Essay on Czechoslovakia

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At the early part of the 1990s, a major change in ideology was changing the face of Eastern Europe. With the collapse of the Soviet authority in 1989, many of the Eastern European countries claimed their independence, and started the process of Democratization in a Post-Communist environment. On January 1, 1993, almost three years after they claimed independence, the first Czechoslovakian constitution was ratified, thus putting the wheel of Democracy into motion. For a little more than ten years, Czechoslovakia has been fashioning itself into a more Democratized country. I am going to examine the validity of Democracy in Post-Communist Czechoslovakia. Through examining the oversight power of social institutions, the economy, national …show more content…

Both the President and Prime Minister are elected by the majority party, not the people. It is here, in my view, that Democracy in Czechoslovakia is weakened. The party charged with selecting the candidates is popularly elected, but the candidate is not personally chosen by the people. Furthermore, the constitution grants a five year term, and no limits on terms, to the president. I think it is imperative for a good Democracy to not have one leader for an exaggerated period of time. This invites more changes to take place and also provides the opportunity for different regimes to function; however, the first president elected to power did resign on his own will last February and a new Socialist President was selected. So, there is a definite Democratic process in the selection and function of the leadership in Czechoslovakia, but I feel that it is still a weak system that needs some reform.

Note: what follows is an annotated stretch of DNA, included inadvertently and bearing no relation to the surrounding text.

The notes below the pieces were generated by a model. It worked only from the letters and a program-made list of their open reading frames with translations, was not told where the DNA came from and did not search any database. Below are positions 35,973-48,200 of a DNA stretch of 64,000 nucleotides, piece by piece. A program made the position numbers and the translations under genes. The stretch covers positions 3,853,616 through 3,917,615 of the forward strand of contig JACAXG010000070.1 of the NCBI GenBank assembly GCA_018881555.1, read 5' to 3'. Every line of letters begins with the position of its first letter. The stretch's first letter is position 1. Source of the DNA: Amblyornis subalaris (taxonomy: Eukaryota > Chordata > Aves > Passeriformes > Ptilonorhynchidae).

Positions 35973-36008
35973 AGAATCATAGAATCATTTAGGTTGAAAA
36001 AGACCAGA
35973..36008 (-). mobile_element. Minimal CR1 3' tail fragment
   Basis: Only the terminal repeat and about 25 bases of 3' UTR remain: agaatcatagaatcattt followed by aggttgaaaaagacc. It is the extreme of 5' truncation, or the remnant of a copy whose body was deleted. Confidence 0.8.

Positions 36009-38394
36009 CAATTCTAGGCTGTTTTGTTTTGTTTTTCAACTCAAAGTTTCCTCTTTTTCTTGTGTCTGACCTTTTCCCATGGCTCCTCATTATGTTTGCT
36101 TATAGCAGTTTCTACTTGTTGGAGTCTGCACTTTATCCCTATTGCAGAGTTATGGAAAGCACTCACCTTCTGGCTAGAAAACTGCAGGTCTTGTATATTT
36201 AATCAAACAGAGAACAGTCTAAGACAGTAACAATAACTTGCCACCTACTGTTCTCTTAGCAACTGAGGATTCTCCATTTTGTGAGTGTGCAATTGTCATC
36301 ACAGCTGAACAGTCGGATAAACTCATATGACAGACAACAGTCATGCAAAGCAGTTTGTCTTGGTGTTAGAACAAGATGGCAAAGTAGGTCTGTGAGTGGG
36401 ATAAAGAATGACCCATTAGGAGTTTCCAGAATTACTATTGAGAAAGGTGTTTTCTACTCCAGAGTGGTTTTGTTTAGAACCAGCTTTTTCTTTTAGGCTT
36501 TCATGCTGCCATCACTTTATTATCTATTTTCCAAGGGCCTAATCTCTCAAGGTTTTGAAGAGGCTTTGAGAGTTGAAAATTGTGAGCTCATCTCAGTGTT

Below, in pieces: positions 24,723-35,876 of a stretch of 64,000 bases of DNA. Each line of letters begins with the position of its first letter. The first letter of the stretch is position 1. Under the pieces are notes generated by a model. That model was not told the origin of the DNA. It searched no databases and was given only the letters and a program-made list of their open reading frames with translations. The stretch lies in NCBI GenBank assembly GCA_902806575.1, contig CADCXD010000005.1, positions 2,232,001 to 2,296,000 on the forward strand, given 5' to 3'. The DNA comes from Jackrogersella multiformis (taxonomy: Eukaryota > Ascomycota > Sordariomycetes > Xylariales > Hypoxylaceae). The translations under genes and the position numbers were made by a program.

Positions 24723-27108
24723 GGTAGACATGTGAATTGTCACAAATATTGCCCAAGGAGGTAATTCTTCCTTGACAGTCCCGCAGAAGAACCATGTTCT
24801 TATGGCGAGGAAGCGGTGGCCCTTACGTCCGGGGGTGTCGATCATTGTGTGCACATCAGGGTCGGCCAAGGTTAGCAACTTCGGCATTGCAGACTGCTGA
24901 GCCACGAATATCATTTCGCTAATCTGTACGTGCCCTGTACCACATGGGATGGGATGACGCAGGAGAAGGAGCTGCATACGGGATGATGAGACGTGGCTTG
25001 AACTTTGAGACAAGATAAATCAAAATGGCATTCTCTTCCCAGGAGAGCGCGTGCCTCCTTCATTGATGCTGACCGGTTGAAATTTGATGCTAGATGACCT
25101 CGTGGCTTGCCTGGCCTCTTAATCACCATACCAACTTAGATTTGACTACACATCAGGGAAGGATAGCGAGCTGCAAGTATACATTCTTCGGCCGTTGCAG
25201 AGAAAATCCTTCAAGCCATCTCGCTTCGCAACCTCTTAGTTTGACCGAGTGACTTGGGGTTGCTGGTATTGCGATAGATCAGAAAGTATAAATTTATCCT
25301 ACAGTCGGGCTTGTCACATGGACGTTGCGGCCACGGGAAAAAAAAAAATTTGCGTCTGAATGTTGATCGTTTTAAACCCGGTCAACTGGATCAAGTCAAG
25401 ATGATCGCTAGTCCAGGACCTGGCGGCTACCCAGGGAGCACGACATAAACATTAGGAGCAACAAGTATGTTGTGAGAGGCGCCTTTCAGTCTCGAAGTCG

The foreign and domestic policy in Czechoslovakia is something that has undergone radical change since Soviet rule. Under Soviet rule, Czechoslovakia's social institutions were all under one control. Education, healthcare and other institutions were all systematized by one authority. In 2003, massive decentralization reforms changed the administration of the Czech government. The oversight powers of many social institutions, such as education, healthcare, territorial planning and the environment, were transferred to 14 regional governments. This transfer of power

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